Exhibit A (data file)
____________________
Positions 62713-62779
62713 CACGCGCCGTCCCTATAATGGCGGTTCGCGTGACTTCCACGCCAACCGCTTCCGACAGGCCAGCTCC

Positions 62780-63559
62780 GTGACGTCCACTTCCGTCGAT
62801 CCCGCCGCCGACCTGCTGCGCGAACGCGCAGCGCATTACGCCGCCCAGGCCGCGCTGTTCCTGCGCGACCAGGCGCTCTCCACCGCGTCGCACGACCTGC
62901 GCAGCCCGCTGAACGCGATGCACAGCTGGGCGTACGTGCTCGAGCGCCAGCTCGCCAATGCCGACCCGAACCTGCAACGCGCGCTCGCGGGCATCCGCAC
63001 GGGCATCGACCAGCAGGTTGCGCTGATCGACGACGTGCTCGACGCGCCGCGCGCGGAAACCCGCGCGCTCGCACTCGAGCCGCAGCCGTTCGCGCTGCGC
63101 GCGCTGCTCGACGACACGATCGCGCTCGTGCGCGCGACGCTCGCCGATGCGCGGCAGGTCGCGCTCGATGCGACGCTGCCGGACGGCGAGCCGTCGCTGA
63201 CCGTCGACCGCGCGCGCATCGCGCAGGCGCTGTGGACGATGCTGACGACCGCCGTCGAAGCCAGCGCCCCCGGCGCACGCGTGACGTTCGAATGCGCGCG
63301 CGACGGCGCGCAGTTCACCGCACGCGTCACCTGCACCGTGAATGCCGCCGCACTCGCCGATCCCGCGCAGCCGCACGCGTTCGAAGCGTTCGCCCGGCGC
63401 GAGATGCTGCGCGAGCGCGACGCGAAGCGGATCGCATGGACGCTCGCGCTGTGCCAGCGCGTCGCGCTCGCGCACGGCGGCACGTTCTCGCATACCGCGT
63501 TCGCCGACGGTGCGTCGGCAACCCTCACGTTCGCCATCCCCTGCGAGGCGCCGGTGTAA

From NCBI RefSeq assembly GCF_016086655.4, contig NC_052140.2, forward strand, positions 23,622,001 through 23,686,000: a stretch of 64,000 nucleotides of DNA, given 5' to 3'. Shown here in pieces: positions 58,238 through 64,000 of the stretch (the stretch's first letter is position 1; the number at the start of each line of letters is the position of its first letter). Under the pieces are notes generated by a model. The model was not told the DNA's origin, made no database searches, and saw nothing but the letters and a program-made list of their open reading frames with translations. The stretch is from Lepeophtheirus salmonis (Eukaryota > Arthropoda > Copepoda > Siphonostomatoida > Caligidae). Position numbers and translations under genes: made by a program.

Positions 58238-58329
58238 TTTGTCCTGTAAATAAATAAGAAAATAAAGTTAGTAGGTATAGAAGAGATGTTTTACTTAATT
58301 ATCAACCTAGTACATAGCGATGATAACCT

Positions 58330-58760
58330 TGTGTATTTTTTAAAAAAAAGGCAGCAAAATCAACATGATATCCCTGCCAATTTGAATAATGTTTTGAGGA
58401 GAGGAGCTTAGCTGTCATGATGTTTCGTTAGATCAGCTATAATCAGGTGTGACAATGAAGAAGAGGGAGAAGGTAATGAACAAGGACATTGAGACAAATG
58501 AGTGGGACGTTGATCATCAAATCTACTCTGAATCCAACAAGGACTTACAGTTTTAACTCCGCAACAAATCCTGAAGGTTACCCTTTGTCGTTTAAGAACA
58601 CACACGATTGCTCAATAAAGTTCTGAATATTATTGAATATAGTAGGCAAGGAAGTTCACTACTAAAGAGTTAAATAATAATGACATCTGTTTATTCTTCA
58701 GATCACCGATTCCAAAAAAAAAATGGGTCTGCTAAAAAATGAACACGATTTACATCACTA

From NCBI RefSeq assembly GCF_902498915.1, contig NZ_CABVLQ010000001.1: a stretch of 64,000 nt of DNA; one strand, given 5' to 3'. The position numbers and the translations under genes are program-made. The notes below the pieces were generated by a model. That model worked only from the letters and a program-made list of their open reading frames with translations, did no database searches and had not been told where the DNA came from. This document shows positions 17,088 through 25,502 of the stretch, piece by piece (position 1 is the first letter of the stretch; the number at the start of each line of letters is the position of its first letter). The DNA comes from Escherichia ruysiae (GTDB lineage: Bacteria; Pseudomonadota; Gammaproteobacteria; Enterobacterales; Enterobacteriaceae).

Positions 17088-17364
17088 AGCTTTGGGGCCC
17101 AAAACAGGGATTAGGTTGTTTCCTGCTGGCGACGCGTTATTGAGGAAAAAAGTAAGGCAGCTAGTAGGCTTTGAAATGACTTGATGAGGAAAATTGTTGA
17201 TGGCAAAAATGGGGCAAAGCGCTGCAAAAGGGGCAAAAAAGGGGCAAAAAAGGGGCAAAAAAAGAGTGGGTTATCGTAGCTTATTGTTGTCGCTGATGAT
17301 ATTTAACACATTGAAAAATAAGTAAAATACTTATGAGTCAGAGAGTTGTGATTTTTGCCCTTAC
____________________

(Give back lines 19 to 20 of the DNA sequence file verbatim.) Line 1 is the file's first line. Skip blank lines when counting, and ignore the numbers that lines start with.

58401 GAGGAGCTTAGCTGTCATGATGTTTCGTTAGATCAGCTATAATCAGGTGTGACAATGAAGAAGAGGGAGAAGGTAATGAACAAGGACATTGAGACAAATG
58501 AGTGGGACGTTGATCATCAAATCTACTCTGAATCCAACAAGGACTTACAGTTTTAACTCCGCAACAAATCCTGAAGGTTACCCTTTGTCGTTTAAGAACA